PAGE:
With all of this said, and again with the reminder that I find Yiannopoulos a hot feculent mess of a person, sales of 18,000 hardcovers in one week is pretty darn good. It was enough to land Yiannopoulos at #3 on the USA Today list and at #4 on the New York Times Hardcover Nonfiction list (and #2 on the paper’s print/ebook combined list). He’s a legitimate bestseller. And those 18K sales don’t cover ebook sales, which given his audience demographics I suspect are pretty high. Most authors would be absolutely delighted to have 18k in hardcover sales in their first week. People exercising schadenfreude about all this are thus advised to temper their glee somewhat. The book is not a failure in any manner except in contrast to Yiannopoulos’ industry-specific hype, and also (if the professional reviews are to be believed) as a book worth reading.
(Incidentally, the first week sales also show that Simon & Schuster, who were to publish the book until they didn’t, had really rather accurately priced the book when they offered Yiannopoulous a $250,000 advance on it. An 18K first week would have put it on a sales track to zero out that $250k advance in a year or two, depending on eventual paperback sales. It would have made money for S&S, and possibly broke even for Yiannopoulos.)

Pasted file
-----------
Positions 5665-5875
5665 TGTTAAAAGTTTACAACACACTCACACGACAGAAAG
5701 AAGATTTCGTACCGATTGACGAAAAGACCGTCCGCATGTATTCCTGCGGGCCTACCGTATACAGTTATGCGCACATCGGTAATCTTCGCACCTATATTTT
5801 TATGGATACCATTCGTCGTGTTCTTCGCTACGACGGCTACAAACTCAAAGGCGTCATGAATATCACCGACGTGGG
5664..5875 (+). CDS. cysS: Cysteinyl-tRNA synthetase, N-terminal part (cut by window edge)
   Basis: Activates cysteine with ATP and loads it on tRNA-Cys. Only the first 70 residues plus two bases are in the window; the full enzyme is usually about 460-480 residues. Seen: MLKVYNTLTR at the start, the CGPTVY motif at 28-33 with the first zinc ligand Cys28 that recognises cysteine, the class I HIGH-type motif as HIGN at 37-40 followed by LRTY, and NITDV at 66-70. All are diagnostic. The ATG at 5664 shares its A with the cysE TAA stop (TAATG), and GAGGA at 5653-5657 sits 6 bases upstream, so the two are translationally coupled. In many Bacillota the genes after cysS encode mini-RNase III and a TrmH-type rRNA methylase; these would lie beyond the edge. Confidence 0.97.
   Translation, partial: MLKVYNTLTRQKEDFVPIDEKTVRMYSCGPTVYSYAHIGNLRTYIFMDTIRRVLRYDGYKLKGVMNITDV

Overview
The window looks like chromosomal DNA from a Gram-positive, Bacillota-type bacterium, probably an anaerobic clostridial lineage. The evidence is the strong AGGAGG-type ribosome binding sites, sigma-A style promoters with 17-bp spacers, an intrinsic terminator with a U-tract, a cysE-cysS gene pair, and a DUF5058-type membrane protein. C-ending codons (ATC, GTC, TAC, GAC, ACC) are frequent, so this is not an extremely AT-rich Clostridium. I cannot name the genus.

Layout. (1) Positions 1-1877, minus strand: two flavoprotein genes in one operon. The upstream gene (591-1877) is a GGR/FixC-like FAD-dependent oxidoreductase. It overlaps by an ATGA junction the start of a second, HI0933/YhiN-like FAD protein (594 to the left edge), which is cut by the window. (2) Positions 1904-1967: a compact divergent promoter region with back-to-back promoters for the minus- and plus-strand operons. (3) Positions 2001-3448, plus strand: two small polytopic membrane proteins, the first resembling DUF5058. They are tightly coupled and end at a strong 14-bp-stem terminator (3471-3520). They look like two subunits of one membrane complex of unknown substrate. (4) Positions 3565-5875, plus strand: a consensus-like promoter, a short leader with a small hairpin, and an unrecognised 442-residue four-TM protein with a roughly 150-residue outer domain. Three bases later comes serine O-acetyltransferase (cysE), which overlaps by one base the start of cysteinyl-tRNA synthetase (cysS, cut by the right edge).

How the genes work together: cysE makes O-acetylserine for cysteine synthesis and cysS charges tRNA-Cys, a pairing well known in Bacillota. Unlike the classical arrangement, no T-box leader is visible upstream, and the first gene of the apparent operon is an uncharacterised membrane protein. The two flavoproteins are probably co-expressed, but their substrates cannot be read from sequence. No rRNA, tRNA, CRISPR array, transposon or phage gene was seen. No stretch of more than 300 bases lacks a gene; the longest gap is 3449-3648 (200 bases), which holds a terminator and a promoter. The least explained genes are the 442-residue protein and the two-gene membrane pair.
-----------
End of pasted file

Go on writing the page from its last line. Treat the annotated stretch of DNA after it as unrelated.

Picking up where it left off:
Can Yiannopoulos sell 100,000 copies of his book? I suspect so in the long run, especially considering that Yiannopoulos can now have it as a rider for speaking events that whomever is having him speak will be obliged to purchase a certain number of the book in order to have him appear — and speaking events and appearances are the actual bread-and-butter for a creature such as Yiannopoulos, for which this book is mostly advertising.
Has he sold that many in the first week? I doubt it. The actual number, in all formats, across all retailers, is somewhere between 18,000 and 100,000 copies. Which, again, is not at all a bad number of books to sell in the first week. Had Yiannopoulos been smart, he wouldn’t have alleged selling 100K books in his first week at all, he simply would have taken those USA Today and NYT list rankings and waved them about happily, and built PR around those.
But apparently he’s not really that smart. Now most of the stories are about how he only sold 18,000 copies in his first week, rather than the 100,000 copies he alleged. Well done him.